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Mirren and Palmer Shine but This Dream Lacks Magic Hot

Vikki Jane Vile
Written by Vikki Jane Vile     September 18, 2011    
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Mirren and Palmer Shine but This Dream Lacks Magic
  • Directed by Elijah Moshinsky
  • BBC
  • Released 1981
  • Running time: 112 minutes
Overall 3

Today it is difficult to imagine a production in which Robert Lindsay, Helen Mirren, Phil Daniels and Geoffrey Palmer all the share the limelight; however thirty years ago the BBC treated us to a production of arguably Shakespeare’s most magical play with an equally spellbinding cast. Educational online resource, Ambrose has recently added the entire collection of BBC Shakespeare plays first released in the 1980s, so at we felt it would only be fitting to look back on these works, to see how time has treated them and whether they are still accessible for a modern audience. This starry production of A Midsummer Night’s Dream is directed by Elijah Moshinsky and released in 1981.

Initially I was disappointed by the consistency with which the production was so darkly lit, feeling it lacked imagination and the magical autumnal glow that is a vital part of the Dream for me. Thankfully the white bridal costuming worn by all the prominent females gives the production a much needed lightness. From the opening act I wanted to be entranced by an “other worldliness” but was instead faced with a rather staid and colourless backdrop of the Athenian kingdom. Sisters Helena and Hermia (Cherith Mellor and Pippa Guard, respectively) are equally unlikeable in this first act where the production craves the warmth that will thankfully be provided by Palmer, Mirren and co. later on: Helena’s ugly anger and frustration only serves to enhance her lack of beauty in comparison to the fair Hermia, who despite her looks appears to lack any spirit of character at this early stage. Quite why she is so in demand with Lysander and Demetrius is hard to decipher at times.

Fortunately, this production really takes off once transported to fairyland, and the characters develop and the mystery and magic I had been craving. Phil Daniels plays a likeable Puck who the viewer grows to trust as the play progresses whilst at the same time making for an interesting fairy/cockney hybrid. He is spritely, energetic and captures the essence of fairyland in contrast to the sedate and uninspiring atmosphere present in the Athenian lifestyle.

Praise must be given to Helen Mirren (whenever is it not?) for her role as Titania. She brings much needed softness and femininity to the role that is lacking so in Helena and Hermia, who at times are brash, loud and unappealing. Mirren, on the other hand, positively glows in her role as fairy Queen. I found the moment where she falls in love with Bottom, disguised as an ass, hilariously funny as she glows with the radiance of a woman truly in love in a way I have seen no other actress play the role. I believed every perfectly articulated word she spoke, since she gives each word sufficient weight but also a fairy daintiness.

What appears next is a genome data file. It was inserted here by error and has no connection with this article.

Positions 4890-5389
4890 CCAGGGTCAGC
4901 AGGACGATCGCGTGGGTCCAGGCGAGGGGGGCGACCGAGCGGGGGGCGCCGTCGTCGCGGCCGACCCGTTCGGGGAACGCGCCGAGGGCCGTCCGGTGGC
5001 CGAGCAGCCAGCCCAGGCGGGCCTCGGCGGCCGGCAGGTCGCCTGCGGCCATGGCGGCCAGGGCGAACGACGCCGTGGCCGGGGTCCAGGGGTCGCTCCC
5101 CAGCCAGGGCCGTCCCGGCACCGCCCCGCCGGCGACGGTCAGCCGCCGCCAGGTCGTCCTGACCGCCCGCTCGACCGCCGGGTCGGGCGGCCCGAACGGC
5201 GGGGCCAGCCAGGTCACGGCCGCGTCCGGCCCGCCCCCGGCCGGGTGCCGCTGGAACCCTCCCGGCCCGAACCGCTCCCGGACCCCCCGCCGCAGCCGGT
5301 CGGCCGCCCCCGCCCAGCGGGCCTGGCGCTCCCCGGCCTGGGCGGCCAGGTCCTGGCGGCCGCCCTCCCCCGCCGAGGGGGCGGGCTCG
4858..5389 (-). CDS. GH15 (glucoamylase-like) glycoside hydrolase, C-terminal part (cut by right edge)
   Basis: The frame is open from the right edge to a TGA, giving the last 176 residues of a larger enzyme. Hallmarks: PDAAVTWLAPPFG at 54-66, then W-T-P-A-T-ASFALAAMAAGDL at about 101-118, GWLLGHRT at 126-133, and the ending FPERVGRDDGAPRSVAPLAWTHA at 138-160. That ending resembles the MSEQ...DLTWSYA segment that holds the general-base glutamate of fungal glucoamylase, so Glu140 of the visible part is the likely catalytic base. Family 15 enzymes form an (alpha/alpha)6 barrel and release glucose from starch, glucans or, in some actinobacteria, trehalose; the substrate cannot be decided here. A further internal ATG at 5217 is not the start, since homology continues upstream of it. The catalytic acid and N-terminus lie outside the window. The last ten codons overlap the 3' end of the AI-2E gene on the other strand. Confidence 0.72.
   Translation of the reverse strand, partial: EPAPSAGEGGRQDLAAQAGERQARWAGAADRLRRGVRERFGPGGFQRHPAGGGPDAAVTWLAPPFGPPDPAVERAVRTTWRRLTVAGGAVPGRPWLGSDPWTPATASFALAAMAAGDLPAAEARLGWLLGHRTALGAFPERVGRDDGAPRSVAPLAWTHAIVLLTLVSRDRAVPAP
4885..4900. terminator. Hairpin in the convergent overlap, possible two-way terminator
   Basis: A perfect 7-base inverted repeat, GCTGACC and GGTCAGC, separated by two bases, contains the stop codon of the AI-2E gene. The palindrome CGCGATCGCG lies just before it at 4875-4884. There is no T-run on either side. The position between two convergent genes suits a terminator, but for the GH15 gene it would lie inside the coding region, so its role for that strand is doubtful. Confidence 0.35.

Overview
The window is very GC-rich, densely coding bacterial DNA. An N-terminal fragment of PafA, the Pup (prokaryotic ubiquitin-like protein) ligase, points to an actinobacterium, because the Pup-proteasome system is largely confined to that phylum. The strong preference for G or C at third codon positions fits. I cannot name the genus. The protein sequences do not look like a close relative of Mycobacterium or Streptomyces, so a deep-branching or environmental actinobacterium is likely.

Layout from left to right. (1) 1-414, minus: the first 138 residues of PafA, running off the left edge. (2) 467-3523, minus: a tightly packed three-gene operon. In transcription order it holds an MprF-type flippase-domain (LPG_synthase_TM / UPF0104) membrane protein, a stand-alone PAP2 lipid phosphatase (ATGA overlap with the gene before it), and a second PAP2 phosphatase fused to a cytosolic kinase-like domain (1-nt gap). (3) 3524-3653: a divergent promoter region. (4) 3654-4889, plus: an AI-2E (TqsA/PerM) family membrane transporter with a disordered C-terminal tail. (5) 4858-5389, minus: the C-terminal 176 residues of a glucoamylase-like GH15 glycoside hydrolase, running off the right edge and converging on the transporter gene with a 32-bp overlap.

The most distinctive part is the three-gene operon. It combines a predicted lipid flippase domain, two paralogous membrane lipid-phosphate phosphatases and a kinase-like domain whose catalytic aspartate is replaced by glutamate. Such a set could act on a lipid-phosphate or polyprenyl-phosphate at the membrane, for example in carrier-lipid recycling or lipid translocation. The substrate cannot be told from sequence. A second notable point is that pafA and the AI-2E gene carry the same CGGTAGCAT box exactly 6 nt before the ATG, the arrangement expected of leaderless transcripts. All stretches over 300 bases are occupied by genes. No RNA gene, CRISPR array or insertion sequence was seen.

The action in fairyland is interspersed with visits to the hapless group of labourers, led capably by Geoffrey Palmer in the role of Quince. They are an endearing bunch but I found most hilarity came from the idea of Palmer playing a poor actor. Their muddled performance of Pyramus and Thisbe is another highlight of the production as they entertain the guests at Theseus’ wedding. The performance is everything a “bad” play should be, ill-rehearsed, unbelievable and executed by the hopelessly incapable. The earlier glimpse into their rehearsal efforts also make the for an amusing scene.

On reflection, my harsh initial thoughts on this 1981 production of the Dream were happily to be discounted for the sheer joy provided by the likes of Mirren and Palmer who can always be trusted to add colour and interest to what I still think to be a slightly unimaginative set up for what is one of Shakespeare’s most magical plays. The Dream has so much scope for creativity in the staging that this production comes off at times a little bland but is, however, saved by the mystery and magic of fairy land, which captures the sense of liberation at the play’s heart.

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